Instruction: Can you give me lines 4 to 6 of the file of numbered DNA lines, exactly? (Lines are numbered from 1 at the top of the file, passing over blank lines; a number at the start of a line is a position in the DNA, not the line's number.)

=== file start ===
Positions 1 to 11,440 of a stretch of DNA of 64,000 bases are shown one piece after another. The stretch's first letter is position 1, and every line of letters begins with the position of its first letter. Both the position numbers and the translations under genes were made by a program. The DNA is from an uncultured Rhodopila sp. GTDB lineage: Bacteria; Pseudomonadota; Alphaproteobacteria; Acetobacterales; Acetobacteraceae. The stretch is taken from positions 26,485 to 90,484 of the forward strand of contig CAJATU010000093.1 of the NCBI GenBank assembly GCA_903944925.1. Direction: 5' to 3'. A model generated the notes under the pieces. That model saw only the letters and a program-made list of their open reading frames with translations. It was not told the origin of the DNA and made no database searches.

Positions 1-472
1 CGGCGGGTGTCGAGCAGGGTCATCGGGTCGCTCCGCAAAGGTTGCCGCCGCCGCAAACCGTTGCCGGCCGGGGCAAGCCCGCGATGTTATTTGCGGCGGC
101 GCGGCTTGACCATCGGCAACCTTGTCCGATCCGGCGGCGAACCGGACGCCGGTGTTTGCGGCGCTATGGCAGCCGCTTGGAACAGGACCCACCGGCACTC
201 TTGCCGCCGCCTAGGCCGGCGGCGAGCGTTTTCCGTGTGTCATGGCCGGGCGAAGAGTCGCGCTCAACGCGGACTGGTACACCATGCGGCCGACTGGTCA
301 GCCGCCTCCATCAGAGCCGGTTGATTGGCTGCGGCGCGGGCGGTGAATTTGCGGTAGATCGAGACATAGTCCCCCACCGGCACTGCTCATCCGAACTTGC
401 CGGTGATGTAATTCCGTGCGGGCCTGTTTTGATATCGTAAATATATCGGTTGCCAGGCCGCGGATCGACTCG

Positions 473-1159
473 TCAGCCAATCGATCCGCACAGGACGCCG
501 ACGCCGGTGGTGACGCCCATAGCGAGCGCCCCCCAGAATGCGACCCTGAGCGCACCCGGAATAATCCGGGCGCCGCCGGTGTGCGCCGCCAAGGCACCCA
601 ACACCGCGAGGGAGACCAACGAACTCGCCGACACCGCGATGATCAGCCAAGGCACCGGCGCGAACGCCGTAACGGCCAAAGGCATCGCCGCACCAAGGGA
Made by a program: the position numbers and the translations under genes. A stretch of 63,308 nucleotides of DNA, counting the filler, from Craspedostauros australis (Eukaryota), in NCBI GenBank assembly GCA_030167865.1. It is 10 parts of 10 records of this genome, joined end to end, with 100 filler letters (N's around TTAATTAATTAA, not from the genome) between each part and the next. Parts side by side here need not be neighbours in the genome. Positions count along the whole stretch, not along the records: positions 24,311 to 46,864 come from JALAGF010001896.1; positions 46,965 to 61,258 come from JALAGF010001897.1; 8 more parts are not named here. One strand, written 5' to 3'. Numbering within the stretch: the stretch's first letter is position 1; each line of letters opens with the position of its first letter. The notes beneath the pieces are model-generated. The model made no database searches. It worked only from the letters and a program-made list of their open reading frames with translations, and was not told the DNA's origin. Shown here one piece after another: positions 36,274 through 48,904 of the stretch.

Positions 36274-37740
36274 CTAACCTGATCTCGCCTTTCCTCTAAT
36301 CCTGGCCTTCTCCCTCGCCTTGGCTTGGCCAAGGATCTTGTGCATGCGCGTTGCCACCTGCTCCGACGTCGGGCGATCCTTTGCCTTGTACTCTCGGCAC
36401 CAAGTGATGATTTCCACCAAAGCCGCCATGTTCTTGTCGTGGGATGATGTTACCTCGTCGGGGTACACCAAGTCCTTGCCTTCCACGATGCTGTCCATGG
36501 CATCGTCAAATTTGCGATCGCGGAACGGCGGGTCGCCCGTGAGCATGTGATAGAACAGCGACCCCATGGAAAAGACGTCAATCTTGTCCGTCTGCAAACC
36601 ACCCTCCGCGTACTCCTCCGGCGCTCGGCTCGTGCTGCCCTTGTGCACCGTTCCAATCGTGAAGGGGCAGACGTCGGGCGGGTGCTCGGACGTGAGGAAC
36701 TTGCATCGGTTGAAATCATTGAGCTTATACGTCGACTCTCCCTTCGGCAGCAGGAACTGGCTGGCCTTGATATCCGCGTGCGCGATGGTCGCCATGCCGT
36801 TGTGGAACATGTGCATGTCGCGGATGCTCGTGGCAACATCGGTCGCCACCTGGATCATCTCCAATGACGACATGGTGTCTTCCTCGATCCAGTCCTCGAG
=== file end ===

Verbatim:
101 GCGGCTTGACCATCGGCAACCTTGTCCGATCCGGCGGCGAACCGGACGCCGGTGTTTGCGGCGCTATGGCAGCCGCTTGGAACAGGACCCACCGGCACTC
201 TTGCCGCCGCCTAGGCCGGCGGCGAGCGTTTTCCGTGTGTCATGGCCGGGCGAAGAGTCGCGCTCAACGCGGACTGGTACACCATGCGGCCGACTGGTCA
301 GCCGCCTCCATCAGAGCCGGTTGATTGGCTGCGGCGCGGGCGGTGAATTTGCGGTAGATCGAGACATAGTCCCCCACCGGCACTGCTCATCCGAACTTGC